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Typical Driving Habits Doing Hidden Damage To Your Car
Without realising it, some of your driving habits may be adding unnecessary wear and tear to your car. With motorists in Australia experiencing three-year petrol price highs, there is a good reason to try and reduce driving expenses. Did you know, for example, that driving with your windows down can add to your fuel costs?
Not all driving expenses are immediately obvious. Some are fairly subtle and fall into the category of ‘wear and tear’. On top of that, most car insurances won’t cover wear and tear depreciation.
Riding the clutch and the brakes
If you drive a manual car, remember that the clutch pedal isn’t a foot rest. Even when it’s slightly engaged, the pedal will heat up and eventually burn out. For hill starts, use your handbrake until you’re ready to move. Trailing your brakes also wears down your pads and discs. If you’re one of those people who sit on other driver’s tails, you are probably constantly jumping on the brakes in panic. Keep your distance.
Flooring the accelerator and lugging around
Even if you give in to speed, remember to gear down when you do. Accelerating in a high gear makes the engine work harder. On the other hand, lugging around at a low speed in high gear is also bad for your engine. Choose the right gear at the right time.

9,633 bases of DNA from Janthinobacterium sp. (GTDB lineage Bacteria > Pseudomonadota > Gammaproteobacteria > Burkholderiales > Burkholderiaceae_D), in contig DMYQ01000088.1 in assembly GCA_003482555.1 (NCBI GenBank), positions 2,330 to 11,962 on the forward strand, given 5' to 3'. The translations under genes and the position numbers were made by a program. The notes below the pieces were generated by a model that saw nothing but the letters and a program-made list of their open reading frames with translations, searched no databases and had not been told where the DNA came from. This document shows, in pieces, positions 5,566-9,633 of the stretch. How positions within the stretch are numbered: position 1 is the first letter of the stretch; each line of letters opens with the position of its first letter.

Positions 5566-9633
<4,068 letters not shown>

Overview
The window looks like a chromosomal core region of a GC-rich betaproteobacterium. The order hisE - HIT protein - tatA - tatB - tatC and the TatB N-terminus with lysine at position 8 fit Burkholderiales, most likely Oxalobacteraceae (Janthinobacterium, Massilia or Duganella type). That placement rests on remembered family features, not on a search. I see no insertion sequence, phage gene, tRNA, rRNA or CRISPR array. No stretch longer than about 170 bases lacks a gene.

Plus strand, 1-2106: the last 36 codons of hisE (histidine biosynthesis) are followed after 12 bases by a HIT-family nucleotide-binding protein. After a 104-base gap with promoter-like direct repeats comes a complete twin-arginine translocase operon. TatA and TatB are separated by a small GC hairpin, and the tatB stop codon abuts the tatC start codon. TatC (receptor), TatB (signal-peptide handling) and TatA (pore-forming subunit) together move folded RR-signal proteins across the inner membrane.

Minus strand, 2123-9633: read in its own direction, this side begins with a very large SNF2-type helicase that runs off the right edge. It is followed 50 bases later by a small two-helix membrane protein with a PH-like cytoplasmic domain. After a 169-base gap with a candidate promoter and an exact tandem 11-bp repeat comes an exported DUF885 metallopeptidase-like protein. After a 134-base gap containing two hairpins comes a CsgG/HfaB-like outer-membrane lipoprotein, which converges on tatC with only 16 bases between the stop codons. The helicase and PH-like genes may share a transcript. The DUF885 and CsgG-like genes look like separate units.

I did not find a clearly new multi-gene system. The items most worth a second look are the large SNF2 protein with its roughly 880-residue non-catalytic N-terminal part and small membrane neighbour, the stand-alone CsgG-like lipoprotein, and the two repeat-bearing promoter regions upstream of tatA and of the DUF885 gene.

Revving a cold engine
All vehicles start from a cold engine. Give the oil in your car time to warm up and circulate before you rev it. Don’t overdo it at any time. The aim of the first gear is not to stretch it to breaking point.
Travel downhill in a low gear and don’t drag the brakes. Lightly touch the brakes and then release, allowing them to cool. Repeat this as you need to until you reach the bottom.
Let go of that knob – and your baggage
Cruising with your hand on the gearstick is actually bad for your car. It’s connected to a selector fork that feels the slightest pressure, causing premature wear. Overloading your car with lots of stuff also puts strain on the brakes and suspension. Don’t leave items in the boot unless they are absolutely necessary.
Don’t ignore the dashboard
Waiting for your car to reach close to empty before you fill up is not good for anything in your car, because your fuel also acts as a lubricant. For that matter, don’t neglect any warning lights on your dashboard and remember to keep regular maintenance visits to your mechanic.
How many of these do you regularly do? Just think about the positive effects on your car – and your hip pocket – if you eliminate as many of them as possible.